How an effective wellbeing strategy can reduce absence and turnover

Written by Camille Brouard

Absence and turnover can be two of the biggest costs to an organisation, as well as two of the most difficult issues to manage.

Staff absence and turnover can also indicate the effectiveness of an organisation when it comes to wellbeing – if employee wellbeing is low, absence from work and staff leaving their jobs commonly result. On the other hand, if employees are health and happy in their jobs, they’ll be less likely to take time off work or leave their job due to stress, mental ill health, or burnout.

Mandy Bisson from Sorrel Consulting, who develops and manages the implementation of, wellbeing strategies says “Nothing is more valuable to a business than having a healthy, happy and inspired workforce.  This can be achieved through a robust and measurable wellbeing strategy that is properly integrated to the business, but so often such strategies fail to have the desired impact as they are quickly put together in a one size fits all, sticky plaster or reactive way”

Here we’ll take a look at how having an effective wellbeing strategy can help reduce absence and turnover, for the benefit of both employees and the business.

Wellbeing and absence

According to the CIPD annual health and well-being at work survey for people professionals, in 2020 the most common reasons for long-term absence from work were mental ill health (59%), musculoskeletal injuries (53%), stress (46%), and acute medical conditions (46%).

Organisations have also reported a rise in stress-related absence, with heavy workloads and management style being cited as the top reasons for stress. 60% reported an increase in common mental health conditions among employees.

This should certainly be a cause for alarm for employers, as Deloitte reported in 2020 that poor mental health costs UK employers £45 billion each year, rising 16% since 2016.

A note on presenteeism

It’s not only absence that organisations need to look out for – presenteeism (working while sick or otherwise disengaged) is also a huge issue, costing employees in terms of their health and businesses in terms of productivity levels. The same Deloitte study mentioned above showed that poor mental health costs mostly stemmed from presenteeism and an ‘always-on’ culture.

So, a low level of absence doesn’t necessarily mean employees are doing and feeling well; in fact, presenteeism means employees often aren’t resting when they need to and this leads to further risk of burnout and long-term absence.

How an effective wellbeing strategy reduces absenteeism

Having an effective wellbeing strategy in place means you’re being proactive instead of reactive when it comes to the issues that are big causes of absence (or presenteeism), such as stress and mental ill health.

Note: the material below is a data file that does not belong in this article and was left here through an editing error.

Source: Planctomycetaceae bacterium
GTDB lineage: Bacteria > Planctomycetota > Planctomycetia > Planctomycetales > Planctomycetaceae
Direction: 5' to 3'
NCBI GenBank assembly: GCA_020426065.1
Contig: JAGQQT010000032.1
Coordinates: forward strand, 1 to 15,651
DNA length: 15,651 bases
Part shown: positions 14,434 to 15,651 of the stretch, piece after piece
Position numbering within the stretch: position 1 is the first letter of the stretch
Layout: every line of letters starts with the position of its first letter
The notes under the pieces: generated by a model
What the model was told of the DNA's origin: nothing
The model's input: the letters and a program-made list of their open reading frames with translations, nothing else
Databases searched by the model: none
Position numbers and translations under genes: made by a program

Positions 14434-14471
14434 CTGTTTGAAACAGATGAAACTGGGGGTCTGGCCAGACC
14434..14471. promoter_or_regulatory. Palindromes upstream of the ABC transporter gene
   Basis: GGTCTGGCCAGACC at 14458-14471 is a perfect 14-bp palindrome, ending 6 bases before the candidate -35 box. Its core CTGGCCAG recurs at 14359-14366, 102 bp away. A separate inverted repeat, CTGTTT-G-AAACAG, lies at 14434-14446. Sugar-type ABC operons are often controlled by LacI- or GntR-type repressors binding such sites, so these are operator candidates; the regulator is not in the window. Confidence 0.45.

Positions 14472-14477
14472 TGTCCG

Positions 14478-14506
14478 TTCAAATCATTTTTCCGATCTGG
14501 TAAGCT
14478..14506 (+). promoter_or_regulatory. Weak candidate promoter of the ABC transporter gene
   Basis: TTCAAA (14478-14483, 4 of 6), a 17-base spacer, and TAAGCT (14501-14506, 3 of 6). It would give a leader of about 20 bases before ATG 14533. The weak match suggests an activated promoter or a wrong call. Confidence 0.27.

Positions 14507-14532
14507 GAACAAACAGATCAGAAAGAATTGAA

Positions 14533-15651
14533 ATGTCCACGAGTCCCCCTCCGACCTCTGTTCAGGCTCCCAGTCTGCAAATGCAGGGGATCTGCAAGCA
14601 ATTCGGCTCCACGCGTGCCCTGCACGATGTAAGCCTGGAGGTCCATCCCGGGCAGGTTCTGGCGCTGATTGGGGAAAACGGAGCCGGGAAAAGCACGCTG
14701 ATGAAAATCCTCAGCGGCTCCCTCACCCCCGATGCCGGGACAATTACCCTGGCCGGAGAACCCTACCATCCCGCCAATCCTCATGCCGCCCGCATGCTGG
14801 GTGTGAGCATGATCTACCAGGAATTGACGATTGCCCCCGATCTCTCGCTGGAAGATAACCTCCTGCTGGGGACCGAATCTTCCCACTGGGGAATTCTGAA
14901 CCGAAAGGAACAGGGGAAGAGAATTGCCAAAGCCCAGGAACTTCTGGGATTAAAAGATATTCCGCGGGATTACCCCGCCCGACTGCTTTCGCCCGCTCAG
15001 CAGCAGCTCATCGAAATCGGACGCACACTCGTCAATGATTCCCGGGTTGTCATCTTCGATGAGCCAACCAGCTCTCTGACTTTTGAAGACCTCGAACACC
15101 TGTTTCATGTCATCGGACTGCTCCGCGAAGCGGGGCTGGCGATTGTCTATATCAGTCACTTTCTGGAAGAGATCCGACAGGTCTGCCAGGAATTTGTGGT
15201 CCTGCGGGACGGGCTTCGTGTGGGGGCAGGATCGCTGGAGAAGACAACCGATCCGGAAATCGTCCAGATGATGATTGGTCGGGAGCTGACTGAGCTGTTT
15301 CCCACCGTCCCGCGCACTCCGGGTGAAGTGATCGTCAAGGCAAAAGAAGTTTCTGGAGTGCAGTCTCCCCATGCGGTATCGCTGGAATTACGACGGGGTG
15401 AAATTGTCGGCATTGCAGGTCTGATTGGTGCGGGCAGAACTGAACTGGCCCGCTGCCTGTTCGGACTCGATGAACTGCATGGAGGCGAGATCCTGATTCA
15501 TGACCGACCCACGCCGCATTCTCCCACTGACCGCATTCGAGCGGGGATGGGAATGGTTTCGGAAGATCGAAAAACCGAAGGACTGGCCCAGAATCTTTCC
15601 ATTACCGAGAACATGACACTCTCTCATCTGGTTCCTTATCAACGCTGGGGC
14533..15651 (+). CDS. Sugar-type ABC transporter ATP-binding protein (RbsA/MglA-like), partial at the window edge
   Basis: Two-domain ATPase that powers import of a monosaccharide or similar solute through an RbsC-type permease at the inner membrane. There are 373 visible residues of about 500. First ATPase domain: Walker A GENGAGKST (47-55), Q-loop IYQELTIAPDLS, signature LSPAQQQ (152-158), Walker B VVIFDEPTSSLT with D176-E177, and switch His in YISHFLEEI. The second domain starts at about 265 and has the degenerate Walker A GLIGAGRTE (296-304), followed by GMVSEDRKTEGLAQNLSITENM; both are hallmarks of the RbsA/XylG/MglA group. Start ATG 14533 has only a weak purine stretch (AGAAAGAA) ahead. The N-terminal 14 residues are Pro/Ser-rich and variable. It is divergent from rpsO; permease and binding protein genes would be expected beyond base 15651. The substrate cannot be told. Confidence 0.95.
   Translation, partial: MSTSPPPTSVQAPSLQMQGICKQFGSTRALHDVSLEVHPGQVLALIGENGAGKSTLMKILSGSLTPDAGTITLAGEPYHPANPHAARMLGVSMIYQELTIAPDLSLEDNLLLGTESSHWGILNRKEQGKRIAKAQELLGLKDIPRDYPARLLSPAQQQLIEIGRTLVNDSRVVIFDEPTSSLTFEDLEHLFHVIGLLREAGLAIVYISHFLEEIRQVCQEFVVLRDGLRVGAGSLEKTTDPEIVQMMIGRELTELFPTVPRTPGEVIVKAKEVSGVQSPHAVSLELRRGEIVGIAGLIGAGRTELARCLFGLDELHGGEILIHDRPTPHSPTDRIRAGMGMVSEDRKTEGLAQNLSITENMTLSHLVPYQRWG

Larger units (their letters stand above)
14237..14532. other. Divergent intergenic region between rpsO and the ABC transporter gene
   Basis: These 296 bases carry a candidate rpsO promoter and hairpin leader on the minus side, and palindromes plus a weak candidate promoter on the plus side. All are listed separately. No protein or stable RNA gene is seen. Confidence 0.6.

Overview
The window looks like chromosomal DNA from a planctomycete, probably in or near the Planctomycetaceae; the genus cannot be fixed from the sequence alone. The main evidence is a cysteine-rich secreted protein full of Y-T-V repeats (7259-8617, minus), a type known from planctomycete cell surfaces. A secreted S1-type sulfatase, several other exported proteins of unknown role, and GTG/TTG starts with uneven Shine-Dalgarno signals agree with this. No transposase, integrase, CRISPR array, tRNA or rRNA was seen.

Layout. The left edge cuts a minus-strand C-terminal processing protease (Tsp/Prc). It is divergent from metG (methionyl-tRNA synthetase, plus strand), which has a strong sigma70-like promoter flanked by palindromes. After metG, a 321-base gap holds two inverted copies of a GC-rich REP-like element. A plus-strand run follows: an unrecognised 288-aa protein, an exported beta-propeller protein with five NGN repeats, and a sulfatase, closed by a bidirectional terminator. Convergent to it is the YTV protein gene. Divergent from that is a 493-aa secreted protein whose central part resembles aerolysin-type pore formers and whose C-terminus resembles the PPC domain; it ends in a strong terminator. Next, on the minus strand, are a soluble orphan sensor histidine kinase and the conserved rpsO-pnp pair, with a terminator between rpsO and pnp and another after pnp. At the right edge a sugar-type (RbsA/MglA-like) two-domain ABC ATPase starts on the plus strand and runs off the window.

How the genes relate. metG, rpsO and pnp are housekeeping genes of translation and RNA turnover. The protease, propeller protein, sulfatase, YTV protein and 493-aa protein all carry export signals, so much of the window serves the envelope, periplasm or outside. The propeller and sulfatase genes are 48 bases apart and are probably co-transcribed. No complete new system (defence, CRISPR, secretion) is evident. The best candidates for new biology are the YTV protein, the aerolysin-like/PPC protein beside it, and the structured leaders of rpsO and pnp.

By having resources employees can access if they are struggling, as well initiatives to help prevent or ease stress and burnout, you can address issues before they get to the point of absence, particularly the costly long-term absences that can stem from unhealthy levels of stress or mental health issues.

Wellbeing and turnover

It’s no secret that poor staff wellbeing has an impact on turnover. Some of the most prominent reasons for staff turnover are the very same as those the CIPD attributes to stress-related absence, including overwhelming workloads and poor management. Kronos and Future Workplace reported in 2017 that 95% of the HR leaders they asked said that burnout was negatively affecting retention and turnover in their organisations.

In a nutshell, employees will tend to leave businesses that are not prioritising their wellbeing, so a high staff turnover rate can be indicative that something isn’t right on a cultural or managerial level. It’s also definitely in an employer’s interest to tackle and reduce a high staff turnover rate – as replacing an employee costs an average of £30,614 per employee, according to an Oxford Economics study. Turnover can also impact productivity and morale in remaining employees.

How an effective wellbeing strategy reduces turnover

Health and wellbeing initiatives, from exercise programs to offering more generous compassionate leave, are shown to reduce turnover levels in organisations. Moreso than this, it’s important to have an overarching wellbeing strategy that reflects and helps transforms your workplace culture into one where employees are managed well, supported, and feel heard if they do have an issue or a suggestion on how to improve their role.

By making sure staff wellbeing is a core tenet of your culture, you will have happier and healthier staff who are less likely to want to leave, even if an attractive offer from a competitor comes along. This can have a huge positive impact on your retention levels and turnover rate.

Creating an effective wellbeing strategy for your organisation

Many employers struggle to know where to start when it comes to adopting a wellbeing strategy, even though they understand that this will help their employees and the business. This is understandable, as there are so many aspects to wellbeing!

At Your Employee Wellbeing, we work with businesses to help support their employees’ health and wellbeing, thereby supporting the organisation in its own goals. We have a variety of wellbeing programmes suited to businesses of all sizes that can be tailored to your requirements and number of employees.

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